Something Fishy in the Nest

By Neff, Bryan D. | Natural History, February 2004 | Go to article overview

Something Fishy in the Nest

Neff, Bryan D., Natural History

In many fish species, dad does the caregiving. But some sneaky bluegill males have ways of avoiding the responsibilities of fatherhood.

Questions of fatherhood are a staple of dramatic conflict, whether in Greek tragedy, soap opera, or divorce court. In the natural world, too, conflicts brought on by uncertain paternity have opened up rich veins of phenomena for scientific investigation. Behavioral ecologists, who study how natural selection shapes animal behavior in light of ecological and social conditions, have long grappled with the role that parentage-genetic relatedness-plays in how much care fathers provide their young.

A fundamental principle of adaptation, growing out of Darwin's theory and elaborated in recent times by several prominent evolutionary biologists, is that individuals promote the spread of their own genes over the genes of competitors. The degree to which a male is sure he has sired offspring, then, should influence how much time and energy he invests in caring for them. To what extent that prediction might apply to human beings is a matter of debate; even tor other animals, confirming it proves to be tricky.

DNA testing can determine who sired whom, but does the outcome of a DNA test really overwhelm other factors, such as parental age or number of offspring, that affect the time and energy an adult animal devotes to caretaking? Geneticists can determine family relationships via DNA fingerprinting, but can the males of animal species identify their young, and if so, how? And how much does care of the young by the biological parent matter anyway, so long as the genes of the parent survive? Those questions have intrigued me for more than a decade. Recently some answers have been emerging from work with a common freshwater fish I've found to be a finned exemplar of Shakespeare's line from The Merchant of Venice: "It is a wise father that knows his own child."

The bluegill sunfish (Lepomis macrochirus), a social, schooling species popular with anglers, is endemic to the freshwater lakes, ponds, and rivers of North America. The fish are particularly prolific in lakes with relatively shallow, warm water and plenty of weedy vegetation. Males, which are about 25 percent larger than females, range from eight inches long in southern Canada to fourteen inches in the southern United States. Young bluegills eat mainly zooplankton, but as they grow older, they become opportunistic and devour almost anything that fits into their mouths.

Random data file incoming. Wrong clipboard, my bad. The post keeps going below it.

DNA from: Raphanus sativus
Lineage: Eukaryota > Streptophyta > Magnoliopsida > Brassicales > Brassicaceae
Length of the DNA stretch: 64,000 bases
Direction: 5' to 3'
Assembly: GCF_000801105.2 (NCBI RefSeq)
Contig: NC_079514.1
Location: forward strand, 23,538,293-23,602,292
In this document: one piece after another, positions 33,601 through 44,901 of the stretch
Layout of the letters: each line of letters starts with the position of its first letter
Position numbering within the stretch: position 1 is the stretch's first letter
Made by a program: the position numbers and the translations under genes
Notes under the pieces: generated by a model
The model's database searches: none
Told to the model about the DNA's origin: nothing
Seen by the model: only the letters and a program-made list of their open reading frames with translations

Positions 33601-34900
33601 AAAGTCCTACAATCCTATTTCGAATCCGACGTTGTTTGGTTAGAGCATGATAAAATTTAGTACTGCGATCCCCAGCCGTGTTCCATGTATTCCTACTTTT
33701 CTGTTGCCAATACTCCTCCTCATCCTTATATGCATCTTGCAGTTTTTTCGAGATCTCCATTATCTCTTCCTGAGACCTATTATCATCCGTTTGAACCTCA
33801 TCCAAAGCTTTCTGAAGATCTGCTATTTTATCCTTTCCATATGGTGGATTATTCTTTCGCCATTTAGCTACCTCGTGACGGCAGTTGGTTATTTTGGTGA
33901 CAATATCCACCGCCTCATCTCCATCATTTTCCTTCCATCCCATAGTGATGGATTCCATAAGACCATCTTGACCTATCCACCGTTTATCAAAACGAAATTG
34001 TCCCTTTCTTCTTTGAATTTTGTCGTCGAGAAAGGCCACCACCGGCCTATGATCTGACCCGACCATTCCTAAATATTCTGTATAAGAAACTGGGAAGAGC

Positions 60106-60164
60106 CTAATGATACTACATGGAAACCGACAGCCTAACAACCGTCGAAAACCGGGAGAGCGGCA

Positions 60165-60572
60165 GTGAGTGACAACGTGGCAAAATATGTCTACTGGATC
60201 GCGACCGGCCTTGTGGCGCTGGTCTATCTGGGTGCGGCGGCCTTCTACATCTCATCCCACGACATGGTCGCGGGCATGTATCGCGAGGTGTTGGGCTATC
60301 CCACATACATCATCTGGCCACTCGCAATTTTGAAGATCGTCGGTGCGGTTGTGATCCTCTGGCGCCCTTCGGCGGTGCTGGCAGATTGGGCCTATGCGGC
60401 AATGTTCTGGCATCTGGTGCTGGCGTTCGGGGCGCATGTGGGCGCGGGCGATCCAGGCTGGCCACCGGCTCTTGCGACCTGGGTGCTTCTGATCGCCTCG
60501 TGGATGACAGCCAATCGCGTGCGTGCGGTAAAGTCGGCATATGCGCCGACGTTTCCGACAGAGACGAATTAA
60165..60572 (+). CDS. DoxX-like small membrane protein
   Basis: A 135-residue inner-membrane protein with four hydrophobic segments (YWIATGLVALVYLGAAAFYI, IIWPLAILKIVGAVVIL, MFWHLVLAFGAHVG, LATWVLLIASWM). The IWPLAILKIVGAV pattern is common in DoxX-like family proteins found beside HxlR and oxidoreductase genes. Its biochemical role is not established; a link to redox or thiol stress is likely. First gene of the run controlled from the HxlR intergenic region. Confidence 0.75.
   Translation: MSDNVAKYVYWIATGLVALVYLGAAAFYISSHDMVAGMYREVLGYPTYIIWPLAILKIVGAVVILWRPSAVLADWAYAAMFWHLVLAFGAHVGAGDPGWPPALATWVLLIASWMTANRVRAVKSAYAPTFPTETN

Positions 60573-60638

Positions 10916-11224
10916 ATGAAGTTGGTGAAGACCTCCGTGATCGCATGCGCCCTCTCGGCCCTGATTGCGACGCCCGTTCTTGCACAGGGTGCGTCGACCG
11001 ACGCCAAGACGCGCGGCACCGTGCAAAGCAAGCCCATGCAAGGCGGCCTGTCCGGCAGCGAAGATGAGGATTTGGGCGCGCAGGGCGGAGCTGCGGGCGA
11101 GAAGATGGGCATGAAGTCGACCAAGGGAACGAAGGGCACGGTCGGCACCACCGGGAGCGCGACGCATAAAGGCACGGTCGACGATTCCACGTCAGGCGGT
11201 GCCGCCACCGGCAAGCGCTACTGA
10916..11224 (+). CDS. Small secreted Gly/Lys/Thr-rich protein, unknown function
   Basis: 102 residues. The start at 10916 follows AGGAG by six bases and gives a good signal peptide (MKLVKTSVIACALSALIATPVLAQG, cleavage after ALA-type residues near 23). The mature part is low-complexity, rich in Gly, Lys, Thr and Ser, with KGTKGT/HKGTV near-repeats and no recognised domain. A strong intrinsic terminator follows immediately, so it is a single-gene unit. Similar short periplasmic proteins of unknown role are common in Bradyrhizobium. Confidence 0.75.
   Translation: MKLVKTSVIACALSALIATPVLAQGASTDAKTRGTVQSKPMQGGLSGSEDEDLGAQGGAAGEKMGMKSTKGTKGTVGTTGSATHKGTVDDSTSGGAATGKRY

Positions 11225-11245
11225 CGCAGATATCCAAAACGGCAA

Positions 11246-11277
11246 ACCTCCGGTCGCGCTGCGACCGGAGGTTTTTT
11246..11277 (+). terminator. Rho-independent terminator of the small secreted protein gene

In bluegills, as in many other fish species, only the male cares for the offspring. During the summer breeding season, adult males called parentals venture near the shore of a lake, where they collect in colonies that may have hundreds of members, all ready to reproduce. The parental males fight fiercely for nesting sites in the center of the colony-in part because those locations provide the best available protection against such egg-feeding predators as catfish. Not surprisingly, the largest males usually secure the most central positions.

After staking out a spot, parental males construct nests by sweeping a bowl-shaped depression in the lake bed with their tail fins. Nests are about the size of large dinner plates and are positioned right next to one another in the crowded colony site. It takes a few days for the colonies to form. Once all the males have selected sites and built their nests, the general commotion subsides and the parentals await the females.

Then they arrive. A school of females that can number in the hundreds swims in, above the colony. What they look for in a mate is not yet known. But they do seem choosy, passing up numerous nests and potential mates before accepting one. Evolutionarily, of course, selecting a mate is critical: the offspring will not survive without proper care from a parental male. Yet once spawning begins, it lasts just a day-though it can recur several times in a season. During the day of spawning a female tilts her body and releases a spurt of about thirty eggs into a male's nest, a behavior known as a "dip. …

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